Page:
Carnegie, FCH Collaborate on Wave Energy Development in Chile


Wave energy developer Carnegie Wave Energy Limited has signed a Collaboration Agreement with Fundación Chile (FCH) to collaborate on identifying a development pathway for commercial wave energy projects in Chile.

Carnegie has signed a Collaboration Agreement with Fundación Chile to assess the potential for commercial wave energy plants capable of producing electrical power and desalinated water in Chile and Peru. Additionally, Carnegie is now a partner with Fundación Chile in the Valparaiso Regional Government’s Innovation Fund of Competiveness (FIC) which is aimed at developing marine energy in the Valparaiso Region which includes Easter and Robinson Crusoe Islands, the company informed.

The areas defined for collaboration with Fundación Chile include the assessment of wave resources at various sites, the regulatory environment, site identification and development and project financing and construction.

Carnegie’s Business Development Manager, Edoardo Sommacal said: “Carnegie is very pleased to have established a strong relationship with Fundatión Chile. Fundación Chile is a key player in the development of the renewable energy and innovation in South America and this collaboration will speed the development of the wave energy sector in Chile. Wave energy has the potential to be an additional solution to reduce greenhouse gas emissions in the production of both power and water in Chile, a country with a world class wave resource.”

Fundación Chile’s Head of Renewable, Juan Ramon Candia said: “At FCH we are constantly searching for innovative solutions in order to face the main challenges for our region. In the past we were very active in promoting the development of solar energy, an industry that today has reached a high level of investment with several players from different part of the world aiming to be part of this emerging industry in this region. In line with this, the Government has developed our national agenda for energy, where the promotion of renewables is central. The agreement we have signed with Carnegie represents a great opportunity for our organisations to collaborate towards making wave energy a reality in this part of the Globe.”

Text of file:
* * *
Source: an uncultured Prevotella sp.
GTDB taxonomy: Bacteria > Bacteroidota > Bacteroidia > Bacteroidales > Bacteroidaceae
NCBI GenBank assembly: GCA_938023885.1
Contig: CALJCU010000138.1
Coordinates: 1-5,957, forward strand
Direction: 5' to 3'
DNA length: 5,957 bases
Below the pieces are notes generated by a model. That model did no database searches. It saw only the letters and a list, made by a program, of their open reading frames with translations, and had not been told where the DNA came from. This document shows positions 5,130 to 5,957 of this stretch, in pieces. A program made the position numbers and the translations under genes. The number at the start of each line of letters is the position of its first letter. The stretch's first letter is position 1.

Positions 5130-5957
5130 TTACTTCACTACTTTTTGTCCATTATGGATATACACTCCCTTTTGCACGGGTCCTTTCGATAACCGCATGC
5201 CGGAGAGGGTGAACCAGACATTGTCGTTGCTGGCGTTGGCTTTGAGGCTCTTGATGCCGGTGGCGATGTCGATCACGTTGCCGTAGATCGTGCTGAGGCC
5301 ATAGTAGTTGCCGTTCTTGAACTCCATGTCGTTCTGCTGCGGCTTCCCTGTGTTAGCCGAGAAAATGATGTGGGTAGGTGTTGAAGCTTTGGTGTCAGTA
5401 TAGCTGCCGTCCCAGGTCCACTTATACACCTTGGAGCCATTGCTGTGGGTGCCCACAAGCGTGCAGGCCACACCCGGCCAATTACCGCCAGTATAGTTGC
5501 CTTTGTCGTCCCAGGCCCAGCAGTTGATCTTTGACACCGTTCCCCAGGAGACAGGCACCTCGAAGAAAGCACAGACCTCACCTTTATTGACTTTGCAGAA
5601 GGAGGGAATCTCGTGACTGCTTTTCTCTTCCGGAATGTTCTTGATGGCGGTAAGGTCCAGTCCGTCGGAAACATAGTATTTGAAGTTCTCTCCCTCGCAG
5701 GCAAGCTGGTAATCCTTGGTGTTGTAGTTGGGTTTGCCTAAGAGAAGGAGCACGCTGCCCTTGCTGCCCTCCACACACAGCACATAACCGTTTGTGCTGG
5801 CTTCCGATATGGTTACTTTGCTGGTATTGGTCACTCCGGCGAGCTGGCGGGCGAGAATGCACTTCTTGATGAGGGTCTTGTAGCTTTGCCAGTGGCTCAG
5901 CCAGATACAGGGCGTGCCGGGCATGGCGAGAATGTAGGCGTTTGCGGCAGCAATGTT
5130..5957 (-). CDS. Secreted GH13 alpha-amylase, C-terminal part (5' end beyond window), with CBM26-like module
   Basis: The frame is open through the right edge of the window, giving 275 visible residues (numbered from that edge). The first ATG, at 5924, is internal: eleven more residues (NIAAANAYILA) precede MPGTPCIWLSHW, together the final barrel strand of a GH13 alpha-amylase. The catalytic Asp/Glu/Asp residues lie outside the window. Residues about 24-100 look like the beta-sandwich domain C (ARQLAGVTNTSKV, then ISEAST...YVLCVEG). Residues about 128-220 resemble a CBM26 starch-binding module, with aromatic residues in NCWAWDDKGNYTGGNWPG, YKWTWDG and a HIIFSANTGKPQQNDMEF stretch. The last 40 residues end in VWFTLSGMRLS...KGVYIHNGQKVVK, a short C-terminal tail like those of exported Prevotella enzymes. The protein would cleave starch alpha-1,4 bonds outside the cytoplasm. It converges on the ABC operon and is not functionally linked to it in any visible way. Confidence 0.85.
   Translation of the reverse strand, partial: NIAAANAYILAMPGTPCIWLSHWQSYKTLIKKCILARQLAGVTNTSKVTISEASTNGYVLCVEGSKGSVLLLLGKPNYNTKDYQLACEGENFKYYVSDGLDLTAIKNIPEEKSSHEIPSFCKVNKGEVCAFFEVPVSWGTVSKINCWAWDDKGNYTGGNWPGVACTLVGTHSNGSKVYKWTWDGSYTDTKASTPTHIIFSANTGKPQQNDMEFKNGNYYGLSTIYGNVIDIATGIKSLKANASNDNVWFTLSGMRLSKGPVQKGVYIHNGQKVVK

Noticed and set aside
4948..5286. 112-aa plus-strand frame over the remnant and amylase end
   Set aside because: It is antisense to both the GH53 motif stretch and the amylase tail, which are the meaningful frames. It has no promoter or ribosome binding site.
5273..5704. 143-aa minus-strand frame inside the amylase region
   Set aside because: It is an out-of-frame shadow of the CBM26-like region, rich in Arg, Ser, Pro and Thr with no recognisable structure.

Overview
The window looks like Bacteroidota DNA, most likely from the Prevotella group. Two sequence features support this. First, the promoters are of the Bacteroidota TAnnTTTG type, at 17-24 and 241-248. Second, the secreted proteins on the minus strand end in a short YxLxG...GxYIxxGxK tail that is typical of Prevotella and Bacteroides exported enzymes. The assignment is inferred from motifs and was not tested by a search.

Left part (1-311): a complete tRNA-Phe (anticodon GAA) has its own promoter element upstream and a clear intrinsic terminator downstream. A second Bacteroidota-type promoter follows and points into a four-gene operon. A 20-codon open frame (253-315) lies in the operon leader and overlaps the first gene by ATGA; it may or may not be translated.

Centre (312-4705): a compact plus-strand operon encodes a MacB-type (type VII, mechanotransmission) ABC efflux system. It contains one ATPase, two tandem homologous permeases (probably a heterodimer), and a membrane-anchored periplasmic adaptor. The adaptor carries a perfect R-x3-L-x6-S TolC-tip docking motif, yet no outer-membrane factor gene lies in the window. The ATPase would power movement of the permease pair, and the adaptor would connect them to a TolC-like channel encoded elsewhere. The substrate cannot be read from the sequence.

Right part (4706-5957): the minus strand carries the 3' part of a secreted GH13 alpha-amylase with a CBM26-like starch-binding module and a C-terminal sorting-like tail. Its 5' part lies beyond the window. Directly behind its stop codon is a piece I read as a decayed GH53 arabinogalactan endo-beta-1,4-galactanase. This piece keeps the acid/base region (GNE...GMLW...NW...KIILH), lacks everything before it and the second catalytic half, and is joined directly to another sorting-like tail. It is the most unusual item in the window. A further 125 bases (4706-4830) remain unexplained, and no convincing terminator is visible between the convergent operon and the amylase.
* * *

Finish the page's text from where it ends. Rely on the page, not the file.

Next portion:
The Regional Government of Valparaiso is also progressing an Innovation Fund of Competiveness (FIC) initiative with Fundación Chile which Carnegie has now also joined.

Fundación Chile will participate together with other local Chilean companies and the National Institute of Hydrology (INH) to advance the development of marine renewable energy in the coastal communities of the Region of Valparaíso.

The primary objective of this Project is to finalise a survey of the energy requirements of the coastal sector of the Region of Valparaíso including assessing for the first time wave resources at Robinson Crusoe Island. The intention is to include also Easter Island in the assessment during a second phase of the Project according to the feasibility and support from the Government.

Easter and Robinson Crusoe Island are two of the most remote inhabited islands in the world, located respectively around 3,500 km and 670 km off the coast of Valparaiso. Both island communities, of 5,800 and 1,000 residents respectively, are predominately self-sustained on fishing and tourism industries, while reliant on standard diesel generation for power and water supply. Significant savings could be realised through the reduction in diesel by displacing power and water supply with renewable energy and reducing as such cost for energy and water production.


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